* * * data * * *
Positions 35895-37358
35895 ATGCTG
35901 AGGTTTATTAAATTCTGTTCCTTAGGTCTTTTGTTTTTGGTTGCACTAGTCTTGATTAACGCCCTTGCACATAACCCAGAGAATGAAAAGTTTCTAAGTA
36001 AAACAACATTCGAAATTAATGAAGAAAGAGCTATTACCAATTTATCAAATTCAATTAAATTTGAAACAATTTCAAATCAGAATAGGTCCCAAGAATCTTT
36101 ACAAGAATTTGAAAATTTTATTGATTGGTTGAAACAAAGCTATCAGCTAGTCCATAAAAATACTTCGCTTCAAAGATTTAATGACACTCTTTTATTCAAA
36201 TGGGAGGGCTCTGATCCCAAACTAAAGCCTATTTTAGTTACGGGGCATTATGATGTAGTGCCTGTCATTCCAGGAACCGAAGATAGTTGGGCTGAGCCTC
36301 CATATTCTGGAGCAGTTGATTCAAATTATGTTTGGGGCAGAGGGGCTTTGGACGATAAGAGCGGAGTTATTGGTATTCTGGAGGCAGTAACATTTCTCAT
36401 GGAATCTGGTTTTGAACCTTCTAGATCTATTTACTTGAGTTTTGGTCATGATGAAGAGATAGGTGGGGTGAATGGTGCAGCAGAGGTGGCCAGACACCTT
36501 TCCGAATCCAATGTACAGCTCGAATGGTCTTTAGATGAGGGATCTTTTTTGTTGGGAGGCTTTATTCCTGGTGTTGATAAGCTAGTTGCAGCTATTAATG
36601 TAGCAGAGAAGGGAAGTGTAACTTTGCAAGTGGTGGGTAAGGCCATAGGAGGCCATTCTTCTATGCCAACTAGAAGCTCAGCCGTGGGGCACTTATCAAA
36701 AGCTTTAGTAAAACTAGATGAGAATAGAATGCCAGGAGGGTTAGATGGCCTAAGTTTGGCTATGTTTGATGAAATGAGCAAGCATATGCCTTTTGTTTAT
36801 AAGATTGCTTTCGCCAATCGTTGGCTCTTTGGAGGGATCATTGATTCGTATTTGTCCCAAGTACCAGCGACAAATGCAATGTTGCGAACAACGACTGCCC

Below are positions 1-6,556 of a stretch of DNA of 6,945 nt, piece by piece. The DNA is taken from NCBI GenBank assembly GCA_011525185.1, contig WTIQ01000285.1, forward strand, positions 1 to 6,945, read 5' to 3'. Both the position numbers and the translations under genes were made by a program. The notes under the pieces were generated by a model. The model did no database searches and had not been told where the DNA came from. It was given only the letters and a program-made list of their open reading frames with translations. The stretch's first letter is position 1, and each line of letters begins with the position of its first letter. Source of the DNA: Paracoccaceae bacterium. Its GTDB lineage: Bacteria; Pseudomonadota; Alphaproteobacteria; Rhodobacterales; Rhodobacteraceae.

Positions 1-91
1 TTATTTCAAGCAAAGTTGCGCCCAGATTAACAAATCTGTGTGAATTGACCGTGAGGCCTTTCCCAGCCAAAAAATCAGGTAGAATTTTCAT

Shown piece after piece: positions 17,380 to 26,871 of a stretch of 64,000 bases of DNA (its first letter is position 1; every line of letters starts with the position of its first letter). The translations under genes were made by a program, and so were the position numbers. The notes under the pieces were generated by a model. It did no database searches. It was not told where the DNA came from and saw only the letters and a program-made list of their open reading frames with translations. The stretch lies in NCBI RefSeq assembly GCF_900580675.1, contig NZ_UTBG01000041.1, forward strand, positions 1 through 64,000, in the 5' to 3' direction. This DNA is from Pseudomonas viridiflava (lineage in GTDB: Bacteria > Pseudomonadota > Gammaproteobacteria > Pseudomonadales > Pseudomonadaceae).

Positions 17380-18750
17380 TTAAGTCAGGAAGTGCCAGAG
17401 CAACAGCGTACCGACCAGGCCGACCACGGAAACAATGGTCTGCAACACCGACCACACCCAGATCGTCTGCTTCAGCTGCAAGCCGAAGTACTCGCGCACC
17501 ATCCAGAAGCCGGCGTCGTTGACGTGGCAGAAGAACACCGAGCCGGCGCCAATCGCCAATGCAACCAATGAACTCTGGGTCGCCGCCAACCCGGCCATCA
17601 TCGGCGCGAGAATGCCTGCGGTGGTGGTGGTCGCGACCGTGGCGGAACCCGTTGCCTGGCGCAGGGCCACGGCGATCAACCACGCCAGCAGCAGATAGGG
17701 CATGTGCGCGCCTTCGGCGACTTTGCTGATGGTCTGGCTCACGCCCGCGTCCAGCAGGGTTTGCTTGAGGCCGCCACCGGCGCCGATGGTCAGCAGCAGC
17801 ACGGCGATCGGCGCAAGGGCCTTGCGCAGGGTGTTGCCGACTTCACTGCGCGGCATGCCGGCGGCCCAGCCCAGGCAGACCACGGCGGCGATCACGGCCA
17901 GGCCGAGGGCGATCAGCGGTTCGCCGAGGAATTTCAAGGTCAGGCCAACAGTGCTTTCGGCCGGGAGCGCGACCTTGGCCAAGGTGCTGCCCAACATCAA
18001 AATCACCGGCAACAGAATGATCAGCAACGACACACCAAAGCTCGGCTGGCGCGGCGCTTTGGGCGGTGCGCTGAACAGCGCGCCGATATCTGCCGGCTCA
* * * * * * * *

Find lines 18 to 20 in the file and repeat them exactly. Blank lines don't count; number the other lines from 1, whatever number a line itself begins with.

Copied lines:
17380 TTAAGTCAGGAAGTGCCAGAG
17401 CAACAGCGTACCGACCAGGCCGACCACGGAAACAATGGTCTGCAACACCGACCACACCCAGATCGTCTGCTTCAGCTGCAAGCCGAAGTACTCGCGCACC
17501 ATCCAGAAGCCGGCGTCGTTGACGTGGCAGAAGAACACCGAGCCGGCGCCAATCGCCAATGCAACCAATGAACTCTGGGTCGCCGCCAACCCGGCCATCA